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Title

Effect of Actin Organization on the Stiffness of Living Breast Cancer Cells Revealed by Peak-Force Modulation Atomic Force Microscopy

AuthorsCalzado-Martín, Alicia CSIC; Encinar, Mario CSIC ORCID; Tamayo de Miguel, Francisco Javier CSIC ORCID; Calleja, Montserrat CSIC ORCID ; San Paulo, Álvaro CSIC ORCID
KeywordsCancer mechanics
Peak-force
Live cell imaging
Cell mechanics
Atomic force microscopy
Issue Date22-Feb-2016
PublisherAmerican Chemical Society
CitationACS Nano 10(3): 3365-3374 (2016)
AbstractWe study the correlation between cytoskeleton organization and stiffness of three epithelial breast cancer cells lines with different degrees of malignancy: MCF-10A (healthy), MCF-7 (tumorigenic/noninvasive), and MDA-MB-231 (tumorigenic/invasive). Peak-force modulation atomic force microscopy is used for high-resolution topography and stiffness imaging of actin filaments within living cells. In healthy cells, local stiffness is maximum where filamentous actin is organized as well-aligned stress fibers, resulting in apparent Young's modulus values up to 1 order of magnitude larger than those in regions where these structures are not observed, but these organized actin fibers are barely observed in tumorigenic cells. We further investigate cytoskeleton conformation in the three cell lines by immunofluorescence confocal microscopy. The combination of both techniques determines that actin stress fibers are present at apical regions of healthy cells, while in tumorigenic cells they appear only at basal regions, where they cannot contribute to stiffness as probed by atomic force microscopy. These results substantiate that actin stress fibers provide a dominant contribution to stiffness in healthy cells, while the elasticity of tumorigenic cells appears not predominantly determined by these structures. We also discuss the effects of the high-frequency indentations inherent to peak-force atomic force microscopy for the identification of mechanical cancer biomarkers. Whereas conventional low loading rate indentations (1 Hz) result in slightly differentiated average stiffness for each cell line, in high-frequency measurements (250 Hz) healthy cells are clearly discernible from both tumorigenic cells with an enhanced stiffness ratio; however, the two cancerous cell lines produced indistinguishable results.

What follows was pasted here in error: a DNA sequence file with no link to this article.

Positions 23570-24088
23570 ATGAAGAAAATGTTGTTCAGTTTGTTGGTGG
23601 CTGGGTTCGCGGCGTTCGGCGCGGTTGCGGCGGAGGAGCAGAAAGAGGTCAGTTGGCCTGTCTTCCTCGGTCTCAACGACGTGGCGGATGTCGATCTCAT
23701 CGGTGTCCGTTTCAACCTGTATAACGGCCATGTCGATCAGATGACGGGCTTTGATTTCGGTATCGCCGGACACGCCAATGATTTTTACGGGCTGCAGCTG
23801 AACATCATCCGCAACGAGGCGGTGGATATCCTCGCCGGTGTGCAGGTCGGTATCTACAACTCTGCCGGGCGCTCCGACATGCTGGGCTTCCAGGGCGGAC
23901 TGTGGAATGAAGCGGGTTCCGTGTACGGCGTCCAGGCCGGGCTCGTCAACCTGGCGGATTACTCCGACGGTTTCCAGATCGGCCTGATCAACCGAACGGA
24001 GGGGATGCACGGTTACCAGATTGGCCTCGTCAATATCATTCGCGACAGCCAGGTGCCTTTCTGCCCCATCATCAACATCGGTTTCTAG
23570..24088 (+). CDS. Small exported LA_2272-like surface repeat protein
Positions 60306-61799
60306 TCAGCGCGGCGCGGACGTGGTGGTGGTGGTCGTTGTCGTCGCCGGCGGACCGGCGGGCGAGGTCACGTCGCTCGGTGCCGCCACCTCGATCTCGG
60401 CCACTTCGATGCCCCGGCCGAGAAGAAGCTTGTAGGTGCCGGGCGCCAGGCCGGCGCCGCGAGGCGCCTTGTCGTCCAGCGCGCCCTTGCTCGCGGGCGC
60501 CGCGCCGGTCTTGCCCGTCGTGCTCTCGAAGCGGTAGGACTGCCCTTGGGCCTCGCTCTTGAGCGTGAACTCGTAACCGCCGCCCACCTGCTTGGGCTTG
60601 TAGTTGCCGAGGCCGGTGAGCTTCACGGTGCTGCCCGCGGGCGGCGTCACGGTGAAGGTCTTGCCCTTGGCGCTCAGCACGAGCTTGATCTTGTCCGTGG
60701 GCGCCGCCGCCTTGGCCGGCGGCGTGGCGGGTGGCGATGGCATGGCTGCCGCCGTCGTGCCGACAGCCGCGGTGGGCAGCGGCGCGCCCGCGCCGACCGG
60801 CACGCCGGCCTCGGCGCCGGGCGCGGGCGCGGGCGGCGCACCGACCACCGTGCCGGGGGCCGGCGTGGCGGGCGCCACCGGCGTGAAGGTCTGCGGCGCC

Publisher version (URL)http://doi.org/10.1021/acsnano.5b07162
URIhttp://hdl.handle.net/10261/149406
DOI10.1021/acsnano.5b07162
Identifiersissn: 1936-086X
Appears in Collections:(IMN-CNM) Artículos

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